I am a Bad Patient

And I know I am a bad patient because my husband told me so. And the reason he knows is because he is the one who gets yelled at by the doctor after every procedure I have ever had done. It is so convenient that I am always still under the effects of anesthesia when this happens.

So the latest experience was when I had to have cataracts removed from both eyes and special toric lenses inserted so I no longer need glasses. I wasn’t thrilled with this – in fact, I was rather pissed because I feel like I am way too young to have cataracts. (By the looks of the waiting room, I am correct in this assumption). My doctor told me he is seeing more and more younger people needing cataract surgery due to working in front of a computer all day. That may be so, but I am not on Medicare; therefore, I should not need this stupid surgery. The fact that my husband would no longer ride with me when I drove at night was not related.

When I started the pre-appointments, I immediately told the doctor that I had a super big issue with anyone messing with my eyes.  I mean, I can mess with my eyes but no one else can. To which he responded, “Yes, you and 70% of everyone.  Don’t worry, you will be sedated and won’t even remember.”  (Words he would come to regret).

After a million tests and signed papers and money, my surgery day finally came.  Anxious was not the word for it. My anxiety was at an all time high. It is a bit like cattle herding.  Go here, get the pretty blue bonnet and booties.  Go here and get eye drops.  Go here get labeled.  Get more eye drops. Go sit in the big chair and get more eye drops and an IV.  By the time I was On Deck I was totally freaking out.  When Jim, the anesthesiologist, came to speak to me I clearly conveyed my concerns to him. I was again reassured that “it’s nothing and will be over in 10 minutes- 15 minutes tops.”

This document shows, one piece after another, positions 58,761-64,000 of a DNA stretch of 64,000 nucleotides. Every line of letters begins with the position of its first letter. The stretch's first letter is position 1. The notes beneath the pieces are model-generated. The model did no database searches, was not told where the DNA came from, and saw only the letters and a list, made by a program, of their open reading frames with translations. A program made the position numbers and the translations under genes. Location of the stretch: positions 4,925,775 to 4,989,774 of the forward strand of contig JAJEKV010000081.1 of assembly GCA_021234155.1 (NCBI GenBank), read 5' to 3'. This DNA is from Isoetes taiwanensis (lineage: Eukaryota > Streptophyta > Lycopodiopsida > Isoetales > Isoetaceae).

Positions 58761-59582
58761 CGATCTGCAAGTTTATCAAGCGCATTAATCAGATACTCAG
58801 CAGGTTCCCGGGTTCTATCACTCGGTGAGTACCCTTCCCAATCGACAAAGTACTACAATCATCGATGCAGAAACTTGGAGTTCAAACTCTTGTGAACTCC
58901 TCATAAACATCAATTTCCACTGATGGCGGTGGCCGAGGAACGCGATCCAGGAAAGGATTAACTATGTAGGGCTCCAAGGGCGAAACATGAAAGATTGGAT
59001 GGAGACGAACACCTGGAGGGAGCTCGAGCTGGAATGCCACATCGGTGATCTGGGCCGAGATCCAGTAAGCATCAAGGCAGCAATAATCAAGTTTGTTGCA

Then I get rolled into the room.  Just imagine my sense of being as I am transitioned under the laser and a nurse saying, “I just need to make these four marks directly on your eye with this marker.  Don’t worry, you won’t feel it.”

Well, worry I did.  And I said so.  And then they did something else and I remember clearly stating, “I CAN FEEL THAT!” and I don’t remember anything much after that but according to my husband, the doctor said I would not shut up.  He said the doctor was so pissed at me that he didn’t even introduce himself but just started right in about how  horrible I was.  That I complained of pain when there clearly was not any and that they had to give me THE HIGHEST dosage of sedation medication just to finish the procedure. He completed this conversation by saying that maybe we should consider going to the hospital and being totally sedated for the other eye.

My husband was not happy with me on the way home.  So I took these really  cool selfies of my left eye being hugely dilated and messaged them to everyone telling them I took drugs and they only half worked.

A week later I am scheduled for the right eye.  This time going in I was smarter and took a Valium.  And had another one in my pocket just in case. So I was pretty happy and relaxed this time. Plus I knew what to expect.  I was the very first patient (obviously scheduled that way to get me the hell in and out).  As the marker came and the laser positioned, I heard the doctor remark about how much better I was.  Then I heard Jim reply, “She took a Valium.” This time my husband said my doctor was very happy with me.

I was supposed to wear sunglasses on the way home and my husband forgot my purse was in the trunk.  Taking advantage of an opportunity to be irritating and not get in trouble, I proceeded to put the car throw over my head and then make various bomb noises and blow up myself underneath all the way home.  Well, except for the time my husband got out to buy alcohol.

So I had successful surgery on both eyes with very positive results. I still find myself going into the bathroom at night to remove my contacts and then realizing I don’t need them anymore. I am just not ready to throw them out yet. After almost 45 years it is a very hard habit to break. I am thinking about taking all my contact lens stuff and glasses and having a little impromptu memorial ceremony by the garbage can.  I can pretend to blow them up.

 

Leave a Reply

Fill in your details below or click an icon to log in:

WordPress.com Logo

You are commenting using your WordPress.com account. Log Out /  Change )

Google photo

You are commenting using your Google account. Log Out /  Change )

Twitter picture

You are commenting using your Twitter account. Log Out /  Change )

Facebook photo

You are commenting using your Facebook account. Log Out /  Change )

Connecting to %s